As Respect Life Month this year approaches its close, it is appropriate to give notice to one of the enduring classics of the pro-life movement. It is not a learned tome on personhood, or a carefully reasoned argument about the flaws of abortion case law, or a guide to effective pro-life activism, important as all these topics are. This book is more subtle yet more immediately accessible to the average reader, including children.
The author is not a well-known public voice for pro-lifers, though she has influenced hundreds of thousands with the most basic life message. I refer to Regina Doman, who deserves recognition for helping advance the pro-life message through her bestselling Angel in the Waters, a children’s book about a baby growing both biologically as well as spiritually in a mother’s womb. First issued in 2004, it has been re-released as a 10th anniversary hardback by Sophia Institute Press.
What makes the book both enduring and endearing for an entire decade? For one, the baby always appears on its pages as a human person, a fragile life with a soul and a heartbeat, aware early and often to sensory realities in the surrounding womb. Soft-colored, strong-lined illustrations by Ben Hatke allow the reader to catch with the child the muffled sounds of mom and dad echoing in the darkness.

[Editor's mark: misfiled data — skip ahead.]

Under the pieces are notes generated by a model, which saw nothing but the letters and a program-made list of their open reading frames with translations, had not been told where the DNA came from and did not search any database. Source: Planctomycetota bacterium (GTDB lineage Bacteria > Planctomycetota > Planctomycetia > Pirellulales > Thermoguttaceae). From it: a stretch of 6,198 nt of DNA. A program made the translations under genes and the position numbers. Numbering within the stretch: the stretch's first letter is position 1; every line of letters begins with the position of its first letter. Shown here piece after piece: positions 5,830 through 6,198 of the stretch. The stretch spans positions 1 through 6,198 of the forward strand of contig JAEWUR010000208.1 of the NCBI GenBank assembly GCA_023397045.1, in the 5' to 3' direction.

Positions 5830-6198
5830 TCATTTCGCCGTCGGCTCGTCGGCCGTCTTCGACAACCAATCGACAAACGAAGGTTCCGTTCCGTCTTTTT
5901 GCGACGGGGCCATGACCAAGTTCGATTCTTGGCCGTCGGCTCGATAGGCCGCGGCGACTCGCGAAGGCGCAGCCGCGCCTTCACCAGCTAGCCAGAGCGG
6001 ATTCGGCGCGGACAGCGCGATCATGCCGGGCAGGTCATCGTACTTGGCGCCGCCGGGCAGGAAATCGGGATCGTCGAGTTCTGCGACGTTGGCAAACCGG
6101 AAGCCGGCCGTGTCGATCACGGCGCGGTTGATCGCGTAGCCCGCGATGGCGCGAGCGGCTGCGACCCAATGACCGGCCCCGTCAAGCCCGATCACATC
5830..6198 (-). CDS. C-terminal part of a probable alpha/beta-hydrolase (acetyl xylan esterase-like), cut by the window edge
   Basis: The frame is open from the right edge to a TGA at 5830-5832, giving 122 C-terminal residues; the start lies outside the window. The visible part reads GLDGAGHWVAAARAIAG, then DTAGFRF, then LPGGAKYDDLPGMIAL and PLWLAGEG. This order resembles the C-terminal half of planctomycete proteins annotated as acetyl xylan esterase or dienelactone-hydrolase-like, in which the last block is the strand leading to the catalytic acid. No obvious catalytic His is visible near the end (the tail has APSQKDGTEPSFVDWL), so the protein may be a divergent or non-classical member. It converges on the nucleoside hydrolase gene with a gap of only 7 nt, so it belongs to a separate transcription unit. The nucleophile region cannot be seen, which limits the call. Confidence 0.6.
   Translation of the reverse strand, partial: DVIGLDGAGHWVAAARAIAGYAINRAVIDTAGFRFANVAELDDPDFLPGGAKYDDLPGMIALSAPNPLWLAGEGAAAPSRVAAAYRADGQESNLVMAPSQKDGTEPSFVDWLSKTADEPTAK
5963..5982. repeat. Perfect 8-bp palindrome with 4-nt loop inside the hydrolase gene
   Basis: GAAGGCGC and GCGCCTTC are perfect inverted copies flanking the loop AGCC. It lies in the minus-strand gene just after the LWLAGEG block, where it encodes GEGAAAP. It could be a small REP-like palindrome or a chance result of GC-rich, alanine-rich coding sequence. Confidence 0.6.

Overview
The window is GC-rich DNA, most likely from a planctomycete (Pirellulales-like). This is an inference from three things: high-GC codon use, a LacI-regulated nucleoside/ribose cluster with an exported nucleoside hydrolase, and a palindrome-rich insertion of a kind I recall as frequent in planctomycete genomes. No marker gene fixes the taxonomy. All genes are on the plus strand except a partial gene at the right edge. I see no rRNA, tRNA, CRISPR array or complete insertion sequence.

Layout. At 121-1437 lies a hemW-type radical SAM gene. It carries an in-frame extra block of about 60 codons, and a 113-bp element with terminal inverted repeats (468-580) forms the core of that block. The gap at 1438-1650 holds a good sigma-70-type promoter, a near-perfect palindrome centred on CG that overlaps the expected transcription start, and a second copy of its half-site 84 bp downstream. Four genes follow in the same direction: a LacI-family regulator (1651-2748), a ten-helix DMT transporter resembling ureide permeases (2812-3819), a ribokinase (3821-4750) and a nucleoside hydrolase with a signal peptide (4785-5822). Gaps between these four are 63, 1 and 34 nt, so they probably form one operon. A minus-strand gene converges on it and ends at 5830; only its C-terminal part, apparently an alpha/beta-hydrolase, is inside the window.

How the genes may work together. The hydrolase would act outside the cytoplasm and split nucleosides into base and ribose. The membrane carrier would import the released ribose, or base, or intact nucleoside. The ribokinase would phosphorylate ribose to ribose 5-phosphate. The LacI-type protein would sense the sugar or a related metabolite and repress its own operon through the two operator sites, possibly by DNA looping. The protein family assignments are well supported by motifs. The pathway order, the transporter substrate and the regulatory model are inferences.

Hunger is felt in terms of a soul searching for answers as much as stomach in development, both calling for constant confirmation. The book also shows physical movements within waves of amniotic fluid to reveal an essential fact of prenatal activity: the world gets smaller as the baby grows bigger and prepares for life outside the womb.
Another fact revealed is how the time to term and beyond isn’t without its trials. Moments of infant insecurity and doubt emerge, notably at times of an unknowing silence. Yet it is those same silences that bring with it new knowledge and comforting love.
After the baby asks shortly before birth about how he will know the guardian angel is still near, the angel says: “When you are quiet, you will know.” It is dialogue that reminds readers of heaven, the “bigger world outside this one.”
There is also the sense of sudden solitude immediately after birth, an absence of an all-encompassing warmth of the womb and, importantly, the comforting voice of an angelic presence. The reader accompanies the baby as he literally cries out for the guardian angel in his earliest days, until assured by the angel declaring right before the baby falls asleep: “I will always be with you.”
Even a decade later Angel is the Waters has a message and material surely sturdy enough to share for decades of bedtimes to come. It affirms that a proper place exists for the children’s literature in the pro-life movement. It also reassures readers of a truth often absent today in our understanding of human life: how a divine presence sails along with each of us, accompanying us for every single wave along the waters of life.